“When committing to rich media, commit fully,” instructed a collective of like-minded promoters of online political ads, trade association E-Voter Institute, rich media ad firm PointRoll, Inc., and political consulting firms Connell Donatelli Inc. and MSHC Partners Inc. The quartet unveiled a list of “rich media best practices for political candidates” yesterday.
The digested list recommends using the Web, including rich media, for all campaign objectives, including fundraising, get out the vote and canvassing. (It’s interesting to note the release left out persuasion. That’s a big one, and I’ve heard some folks question the Web’s ability to persuade voters. Of course, streaming TV ads within a banner should persuade just as well as running a TV ad on TV, shouldn’t it?)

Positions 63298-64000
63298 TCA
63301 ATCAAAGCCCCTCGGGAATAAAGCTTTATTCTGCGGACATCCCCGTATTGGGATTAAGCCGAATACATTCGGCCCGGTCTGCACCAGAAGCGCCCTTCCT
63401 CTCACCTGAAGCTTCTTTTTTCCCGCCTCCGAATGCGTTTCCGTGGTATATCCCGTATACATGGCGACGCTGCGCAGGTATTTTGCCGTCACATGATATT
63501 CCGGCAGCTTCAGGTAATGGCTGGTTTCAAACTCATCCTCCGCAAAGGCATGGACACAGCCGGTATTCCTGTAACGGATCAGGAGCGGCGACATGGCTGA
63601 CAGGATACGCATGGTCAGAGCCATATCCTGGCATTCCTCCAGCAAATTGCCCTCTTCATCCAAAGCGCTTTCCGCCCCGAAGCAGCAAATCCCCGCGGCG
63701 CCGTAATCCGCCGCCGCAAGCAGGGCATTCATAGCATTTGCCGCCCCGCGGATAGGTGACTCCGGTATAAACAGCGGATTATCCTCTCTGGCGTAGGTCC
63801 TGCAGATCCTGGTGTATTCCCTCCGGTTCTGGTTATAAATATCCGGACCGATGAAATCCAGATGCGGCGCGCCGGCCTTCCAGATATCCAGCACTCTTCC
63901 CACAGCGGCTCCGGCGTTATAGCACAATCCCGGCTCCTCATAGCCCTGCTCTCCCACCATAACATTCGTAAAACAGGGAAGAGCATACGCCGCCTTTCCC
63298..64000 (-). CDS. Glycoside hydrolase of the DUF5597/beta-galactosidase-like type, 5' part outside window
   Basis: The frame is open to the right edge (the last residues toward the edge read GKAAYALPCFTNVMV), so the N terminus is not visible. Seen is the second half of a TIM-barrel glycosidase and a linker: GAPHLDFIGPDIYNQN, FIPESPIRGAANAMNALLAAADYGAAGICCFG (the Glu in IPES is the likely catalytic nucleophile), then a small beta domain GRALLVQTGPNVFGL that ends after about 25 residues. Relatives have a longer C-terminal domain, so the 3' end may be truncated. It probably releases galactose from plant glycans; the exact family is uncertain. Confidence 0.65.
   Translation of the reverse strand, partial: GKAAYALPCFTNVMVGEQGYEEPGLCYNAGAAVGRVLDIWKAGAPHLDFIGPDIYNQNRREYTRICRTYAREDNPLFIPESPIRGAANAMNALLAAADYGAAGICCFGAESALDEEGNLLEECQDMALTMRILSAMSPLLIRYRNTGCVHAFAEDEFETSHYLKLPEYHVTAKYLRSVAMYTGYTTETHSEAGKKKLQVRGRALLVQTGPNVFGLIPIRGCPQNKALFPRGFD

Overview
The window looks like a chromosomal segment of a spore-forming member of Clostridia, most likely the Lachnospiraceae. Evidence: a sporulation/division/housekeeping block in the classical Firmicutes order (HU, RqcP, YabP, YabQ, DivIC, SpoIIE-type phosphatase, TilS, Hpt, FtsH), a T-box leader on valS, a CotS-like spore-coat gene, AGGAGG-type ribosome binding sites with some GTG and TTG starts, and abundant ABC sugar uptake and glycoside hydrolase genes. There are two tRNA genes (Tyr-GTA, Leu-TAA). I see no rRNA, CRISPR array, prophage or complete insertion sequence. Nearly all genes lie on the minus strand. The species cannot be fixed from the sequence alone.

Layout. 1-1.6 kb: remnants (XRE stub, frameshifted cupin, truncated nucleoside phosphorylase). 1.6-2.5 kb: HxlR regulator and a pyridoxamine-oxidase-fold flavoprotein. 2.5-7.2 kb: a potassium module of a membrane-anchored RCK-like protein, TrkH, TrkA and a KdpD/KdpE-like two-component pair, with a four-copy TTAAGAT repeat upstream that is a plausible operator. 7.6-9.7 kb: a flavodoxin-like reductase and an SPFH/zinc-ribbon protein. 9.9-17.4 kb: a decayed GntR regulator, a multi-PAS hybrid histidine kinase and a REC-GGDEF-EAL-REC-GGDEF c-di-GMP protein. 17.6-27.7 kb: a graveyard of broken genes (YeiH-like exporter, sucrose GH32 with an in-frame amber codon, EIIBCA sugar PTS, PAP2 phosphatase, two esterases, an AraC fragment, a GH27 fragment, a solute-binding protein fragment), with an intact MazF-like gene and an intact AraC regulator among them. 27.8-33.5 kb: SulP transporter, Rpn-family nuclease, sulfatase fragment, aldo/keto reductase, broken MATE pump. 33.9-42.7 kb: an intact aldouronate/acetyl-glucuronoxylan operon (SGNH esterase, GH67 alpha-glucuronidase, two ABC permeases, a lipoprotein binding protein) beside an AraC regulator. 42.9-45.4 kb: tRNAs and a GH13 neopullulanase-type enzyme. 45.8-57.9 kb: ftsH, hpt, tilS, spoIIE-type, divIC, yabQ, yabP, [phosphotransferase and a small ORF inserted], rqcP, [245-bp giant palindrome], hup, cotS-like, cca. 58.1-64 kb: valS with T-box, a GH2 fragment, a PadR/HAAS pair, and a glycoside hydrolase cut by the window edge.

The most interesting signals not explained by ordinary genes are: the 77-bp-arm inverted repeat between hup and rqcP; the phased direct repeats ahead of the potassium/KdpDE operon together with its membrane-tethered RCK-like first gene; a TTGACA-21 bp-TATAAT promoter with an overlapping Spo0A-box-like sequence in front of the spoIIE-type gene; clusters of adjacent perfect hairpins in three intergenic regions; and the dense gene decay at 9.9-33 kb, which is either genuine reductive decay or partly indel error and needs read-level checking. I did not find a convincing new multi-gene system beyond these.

Another suggestion: “Engage voters through compelling creative that connects and influences.” And in doing so, tailor messages to intended targets. The list also says to target geographically, then add other ads and live appearances (duh?).
Just make sure your opponent doesn’t drown out your live rhetoric with convict-propelled lawn mowers.
Not surprising, the list recommends using lots of interactive features, naming a bunch that PointRoll offers in its Voter Impact suite of ad formats. The company seems pretty devoted to wooing political advertisers this year; its site homepage prominently promotes the Voter Impact units and even displays a “Fatboy for class president” pin.
The list also suggests creating online-only footage (something companies like PointRoll and Klipmart have been pushing for a long time now), noting “Commitment to using the online channel will leverage television ads and provide feedback about message effectiveness.”